After six months I was sleeping better, finally losing weight, my hair was thicker, and I was no longer depressed or experiencing anxiety attacks. It was working! My next round of blood work showed my TSH and TPO were now in the normal range! My doctor said, “You are a walking miracle. I have never seen someone’s levels normalize so quickly.” I was in full remission from the disease. It was at that moment that I knew this was possible for others.
Now, after three years in remission, I’ve dedicated my life to being of service to the Hashimoto’s community. I am the co-founder and co-creative director of the not-for-profit, Hashimoto’s Awareness. I work alongside an incredibly talented and driven friend and kindred spirit, Fabienne Heymans, who is also in remission from the disease.
As we work with some of the top experts in the community, we have a great vision for this organization and how we might be of service to others. We are committed to bringing clarity to a community in need of education on this serious disease. We believe we will make a difference worldwide.
What I will share with others struggling with the disease is that you are not alone. And remission is possible if you’re willing to do the work. We are here to support you and empower you and we promise your journey to remission will be inspiring, powerful, and supported by a community that stands as your greatest fans.
Hi I’m Louis,
I found out I got Hashimoto’s in 2013 and I must of had it longer. I’ve been climbing up hill with my proper nutrition and lost 60 pounds. Every time I eat what I’m not suppose to my skin reacts to it. My left foot peels a little bit. It’s weird.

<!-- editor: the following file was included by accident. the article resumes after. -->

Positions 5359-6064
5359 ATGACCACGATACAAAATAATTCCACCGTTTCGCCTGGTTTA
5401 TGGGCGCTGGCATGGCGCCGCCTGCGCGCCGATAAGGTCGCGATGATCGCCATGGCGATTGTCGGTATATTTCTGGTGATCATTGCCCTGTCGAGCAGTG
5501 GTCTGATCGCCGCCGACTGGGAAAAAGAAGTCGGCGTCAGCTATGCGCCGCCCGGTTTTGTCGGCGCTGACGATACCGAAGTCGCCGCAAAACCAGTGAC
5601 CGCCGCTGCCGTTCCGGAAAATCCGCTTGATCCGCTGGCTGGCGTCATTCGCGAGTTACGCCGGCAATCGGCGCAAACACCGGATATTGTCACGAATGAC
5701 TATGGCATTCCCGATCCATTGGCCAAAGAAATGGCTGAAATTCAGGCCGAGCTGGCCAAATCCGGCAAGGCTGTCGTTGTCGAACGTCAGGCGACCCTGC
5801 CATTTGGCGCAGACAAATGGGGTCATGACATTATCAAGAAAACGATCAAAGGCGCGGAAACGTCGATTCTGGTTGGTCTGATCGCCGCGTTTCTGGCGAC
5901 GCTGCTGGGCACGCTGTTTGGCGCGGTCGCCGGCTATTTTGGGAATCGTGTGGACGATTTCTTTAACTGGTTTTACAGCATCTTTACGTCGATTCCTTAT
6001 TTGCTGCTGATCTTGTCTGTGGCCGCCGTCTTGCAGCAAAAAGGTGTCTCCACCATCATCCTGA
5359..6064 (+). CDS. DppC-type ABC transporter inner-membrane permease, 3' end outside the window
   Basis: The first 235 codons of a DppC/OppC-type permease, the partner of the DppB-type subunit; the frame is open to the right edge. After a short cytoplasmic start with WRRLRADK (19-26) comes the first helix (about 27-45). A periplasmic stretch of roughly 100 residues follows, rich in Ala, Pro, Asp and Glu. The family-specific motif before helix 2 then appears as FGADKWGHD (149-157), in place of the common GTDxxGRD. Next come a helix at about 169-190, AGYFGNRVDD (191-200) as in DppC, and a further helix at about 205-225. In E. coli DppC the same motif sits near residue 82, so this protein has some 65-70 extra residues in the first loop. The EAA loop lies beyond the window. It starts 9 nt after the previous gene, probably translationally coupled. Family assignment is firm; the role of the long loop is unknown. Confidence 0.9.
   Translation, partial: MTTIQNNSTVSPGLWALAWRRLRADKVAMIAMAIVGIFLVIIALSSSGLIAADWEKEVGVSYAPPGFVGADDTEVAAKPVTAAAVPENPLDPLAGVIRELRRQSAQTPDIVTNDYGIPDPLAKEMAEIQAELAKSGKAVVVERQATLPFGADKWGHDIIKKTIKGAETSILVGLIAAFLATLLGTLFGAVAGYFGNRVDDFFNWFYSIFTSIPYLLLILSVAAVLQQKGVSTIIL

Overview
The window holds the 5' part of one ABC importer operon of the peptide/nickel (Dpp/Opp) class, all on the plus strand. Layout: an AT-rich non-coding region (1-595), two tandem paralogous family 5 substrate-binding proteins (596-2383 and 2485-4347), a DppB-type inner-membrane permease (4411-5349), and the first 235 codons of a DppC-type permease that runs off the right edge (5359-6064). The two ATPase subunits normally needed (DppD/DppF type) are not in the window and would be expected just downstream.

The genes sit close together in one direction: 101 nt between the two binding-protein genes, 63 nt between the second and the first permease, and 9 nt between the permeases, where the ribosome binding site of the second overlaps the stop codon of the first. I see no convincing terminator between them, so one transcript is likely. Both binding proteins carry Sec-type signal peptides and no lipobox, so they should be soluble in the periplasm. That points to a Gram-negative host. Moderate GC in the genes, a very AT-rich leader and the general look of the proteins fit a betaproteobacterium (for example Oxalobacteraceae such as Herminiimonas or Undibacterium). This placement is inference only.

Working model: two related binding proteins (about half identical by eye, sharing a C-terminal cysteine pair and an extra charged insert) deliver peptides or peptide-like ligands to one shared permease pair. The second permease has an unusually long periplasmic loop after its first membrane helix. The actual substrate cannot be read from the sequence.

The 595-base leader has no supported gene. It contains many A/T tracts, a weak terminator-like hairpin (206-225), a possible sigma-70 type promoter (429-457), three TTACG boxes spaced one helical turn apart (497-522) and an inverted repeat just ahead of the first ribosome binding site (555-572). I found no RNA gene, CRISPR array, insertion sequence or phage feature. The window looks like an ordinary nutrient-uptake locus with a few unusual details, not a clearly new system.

Louis – have you had any luck finding a practitioner who is familiar with Dr. Kharrazian’s protocols? Check out this page for a practitioner locator:
When is the conference in NYC? I would love to attend
I was diagnosed 4 years ago, but had no REAL medical advice until Dr.Kharrazian’s book! I started reading his book 3 days ago and there are times I stop reading and cry – not because I’m sad because I’m not crazy, it’s not my fault I can’t have children. I could go on, but I need to get back to my reading.
Thank you Dr. K
I’m empowered by your stories and would like to know how I can get on your blog to learn more. What supplements that Dr. K advises and how to get my health back. I’m like a zombie raising four innocent kids that don’t understand why I’m the living dead. A list of the foods to stay away from also thank you!
To get to the rest of the blog, just click the Home link in the menu, or click on the logo. That’s true for most websites. For more information on supplements, diet and lifestyle habits, you might check out his books, which are linked in the right sidebar.
For the anti-inflammatory autoimmune gut-repair diet, go to this page, and also check out his resources page. Seeing a Functional Medicine practitioner would also be a good idea, to see what your individual needs are.
I was diagnosed with Hashimotos about 13 years ago. I did nothing to research it becuase the doctor did not seem too concerned. I am just finding out that the brain fog, aches and pains tiredness are related. Can someone please guide me which kind of doc i should see. Thanks
Glynis; Great to hear you reaching out on this. I’d recommend seeking a functional medicine (FM) practitioner who is familiar with autoimmune thyroid. I’d discourage seeking an endocrinologist; generally they are not trained in autoimmune issues like a FM practitioner is (tho there are endos who are now getting FM training).
If you want to read up on FM, go here: https://www.functionalmedicine.org/about/whatisfm/.
From their website: “Functional medicine addresses the underlying causes of disease, using a systems-oriented approach and engaging both patient and practitioner in a therapeutic partnership. By shifting the traditional disease-centered focus of medical practice to a more patient-centered approach, functional medicine addresses the whole person, not just an isolated set of symptoms. Functional medicine practitioners spend time with their patients, listening to their histories and looking at the interactions among genetic, environmental, and lifestyle factors that can influence long-term health and complex, chronic disease. In this way, functional medicine supports the unique expression of health and vitality for each individual.”
Dr. Kharrazian has a practitioner locator page here:
And the institute I quoted above has one here: